African American Students in Higher Education
While African Americans are catching up to their white counterparts in terms of college enrollment[i], there has been less progress in closing the degree attainment gap. In 2017, 23% of the African American population aged 25 to 29 held a bachelor’s degree or higher, compared to 42% of the white population for the same age range.
- The college enrollment rate for African American students who enter immediately after completing high school (GED recipients included) was 56% in 2016, about the same as it was in 2000.
- African American students make up 14% of the undergraduate population, but are not equally represented at different institution types. [ii]
- African American students make up 12% of the student population at 4-year public institutions, 13% of the student population at 4-year private nonprofit institutions, and 29% of the student population at 4-year private for-profit institutions.
- And at elite universities, the black undergraduate population has averaged 6% for the past 20 years.
- Bachelor’s degree attainment for African Americans aged 25 to 29 has increased more slowly than among white students.
- 23% of African Americans aged 25 to 29 held a bachelor’s degree or higher in 2017, up 5 percentage points from 18% in 2000.
- By comparison, degree attainment for white 25 to 29-year olds increased 14 percentage points from 34% to 42% during the same time period.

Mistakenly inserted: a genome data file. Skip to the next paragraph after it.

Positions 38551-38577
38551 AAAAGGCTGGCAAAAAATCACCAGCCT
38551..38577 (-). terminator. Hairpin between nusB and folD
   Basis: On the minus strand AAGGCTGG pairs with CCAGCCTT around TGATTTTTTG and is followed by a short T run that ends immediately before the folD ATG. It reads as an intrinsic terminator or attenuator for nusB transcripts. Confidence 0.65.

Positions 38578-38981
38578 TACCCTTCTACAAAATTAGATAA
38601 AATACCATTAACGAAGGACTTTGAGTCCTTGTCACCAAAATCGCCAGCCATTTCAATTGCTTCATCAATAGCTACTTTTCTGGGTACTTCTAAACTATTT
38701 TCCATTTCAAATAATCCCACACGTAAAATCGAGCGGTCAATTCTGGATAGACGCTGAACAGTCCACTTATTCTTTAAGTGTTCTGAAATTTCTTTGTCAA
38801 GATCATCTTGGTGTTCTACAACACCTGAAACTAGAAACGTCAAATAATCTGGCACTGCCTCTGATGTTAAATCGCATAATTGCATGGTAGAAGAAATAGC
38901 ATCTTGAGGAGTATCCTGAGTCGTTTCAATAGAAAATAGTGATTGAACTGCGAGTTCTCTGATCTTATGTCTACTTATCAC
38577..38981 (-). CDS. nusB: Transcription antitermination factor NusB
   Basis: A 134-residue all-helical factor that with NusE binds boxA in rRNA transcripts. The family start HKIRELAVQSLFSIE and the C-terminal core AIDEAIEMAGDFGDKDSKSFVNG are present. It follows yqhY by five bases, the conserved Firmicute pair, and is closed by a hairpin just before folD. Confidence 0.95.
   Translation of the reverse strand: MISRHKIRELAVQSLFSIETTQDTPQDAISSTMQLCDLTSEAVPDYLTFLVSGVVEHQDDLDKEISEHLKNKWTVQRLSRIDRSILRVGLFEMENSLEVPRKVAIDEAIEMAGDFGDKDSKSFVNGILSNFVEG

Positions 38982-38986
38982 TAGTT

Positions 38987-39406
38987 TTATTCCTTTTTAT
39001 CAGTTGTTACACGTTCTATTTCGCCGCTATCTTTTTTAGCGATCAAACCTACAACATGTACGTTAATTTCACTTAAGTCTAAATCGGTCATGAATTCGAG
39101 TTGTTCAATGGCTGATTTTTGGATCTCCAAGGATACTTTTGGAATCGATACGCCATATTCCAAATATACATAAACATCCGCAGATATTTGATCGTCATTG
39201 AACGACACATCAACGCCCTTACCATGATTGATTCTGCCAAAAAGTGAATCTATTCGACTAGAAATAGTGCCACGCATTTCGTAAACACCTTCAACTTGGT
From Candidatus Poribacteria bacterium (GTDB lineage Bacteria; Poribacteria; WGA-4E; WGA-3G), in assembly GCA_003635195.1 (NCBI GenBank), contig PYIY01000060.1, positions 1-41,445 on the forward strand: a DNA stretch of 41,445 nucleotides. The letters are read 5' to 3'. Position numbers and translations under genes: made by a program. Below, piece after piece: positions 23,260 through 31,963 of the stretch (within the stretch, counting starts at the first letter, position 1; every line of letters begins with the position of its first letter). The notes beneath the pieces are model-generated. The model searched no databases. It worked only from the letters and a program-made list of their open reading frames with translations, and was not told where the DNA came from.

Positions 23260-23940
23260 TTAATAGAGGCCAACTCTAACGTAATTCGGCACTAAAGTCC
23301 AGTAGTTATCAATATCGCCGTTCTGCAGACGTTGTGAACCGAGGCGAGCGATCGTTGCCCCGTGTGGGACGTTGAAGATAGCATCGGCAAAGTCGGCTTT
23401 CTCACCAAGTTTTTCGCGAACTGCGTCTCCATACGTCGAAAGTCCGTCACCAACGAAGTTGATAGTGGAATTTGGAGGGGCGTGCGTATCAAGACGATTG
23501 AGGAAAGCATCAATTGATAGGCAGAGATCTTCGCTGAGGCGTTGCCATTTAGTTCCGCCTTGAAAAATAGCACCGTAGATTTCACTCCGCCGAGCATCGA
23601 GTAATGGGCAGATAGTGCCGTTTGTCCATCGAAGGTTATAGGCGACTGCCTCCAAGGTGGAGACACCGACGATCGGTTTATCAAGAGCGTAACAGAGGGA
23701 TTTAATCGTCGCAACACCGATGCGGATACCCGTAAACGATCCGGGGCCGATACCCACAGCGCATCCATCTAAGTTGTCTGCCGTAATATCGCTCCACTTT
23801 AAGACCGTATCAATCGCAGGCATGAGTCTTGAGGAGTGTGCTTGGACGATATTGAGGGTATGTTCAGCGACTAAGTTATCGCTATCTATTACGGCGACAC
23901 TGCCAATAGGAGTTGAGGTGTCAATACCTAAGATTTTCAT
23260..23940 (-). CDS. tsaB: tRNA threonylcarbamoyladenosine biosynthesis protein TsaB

- In 2017, approximately 33% of African American adults aged 25 to 29 had at least a two-year college degree, an increase from 26% in 2000. Among white adults, this level of degree attainment grew from 44% in 2007 to 54% in 2017.
- Female African American students were enrolled in higher percentages than male African American students.
- In 2014, females made up 62% of the total African American undergraduate student enrollment.
GRANTS, LOANS & DEBT
- 72% of African American students received Pell Grants in 2015-16, compared with 34% of white students. The average award for African American students was $4,900.
- In the 2015-2016 academic year, 71% of African American students took out federal student loans, compared with 56% of white students.
- In the 2015-16 academic year, African American students took out larger federal loans on average ($10,890) than Hispanic ($10,270), Asian ($10,700), and American Indian/Alaska Native ($9,000) students. On average, white students took out slightly higher loan amounts than African American students ($11,830).
- Across institution types, African American students are most likely to have unmet financial need.
“Status and Trends in the Education of Racial and Ethnic Groups 2017.” U.S. Department of Education, July 2017.
“The Condition of Education.” U.S. Department of Education, May 2018.
“College Degree Gap Grows Wider Between Whites, Blacks and Latinos.” The Hechinger Report, January 2016.
“The Stubborn Race and Class Gaps in College Quality.” Brookings Institute, December 2015.
“College Graduation Rates Rise, But Racial Gaps Persist and Men Still Out-Earn Women.” The Hechinger Report, May 2016.
“The Looming Student Loan Default Crisis is Worse than We Thought.” Brookings Institutions, January 2018.
“New Federal Data Show a Student Loan Crisis for African American Borrowers.” Center for American Progress, October 2017.
“Educational Attainment in the United States: 2017.” United States Census Bureau. December 2017.
“Digest of Education Statistics: 2017.” National Center for Education Statistics. February 2018.
“When Financial Aid Falls Short.” Center for Law and Social Policy. December 2018.
“The Missing Black Students at Elite American Universities.” The Atlantic. November 2015.
Updated February 2019
[i] Between 2000 and 2014, African American undergraduate enrollment increased by 57% (from 1.5 million students to 2.4 million).
[ii] Data comes from 2016.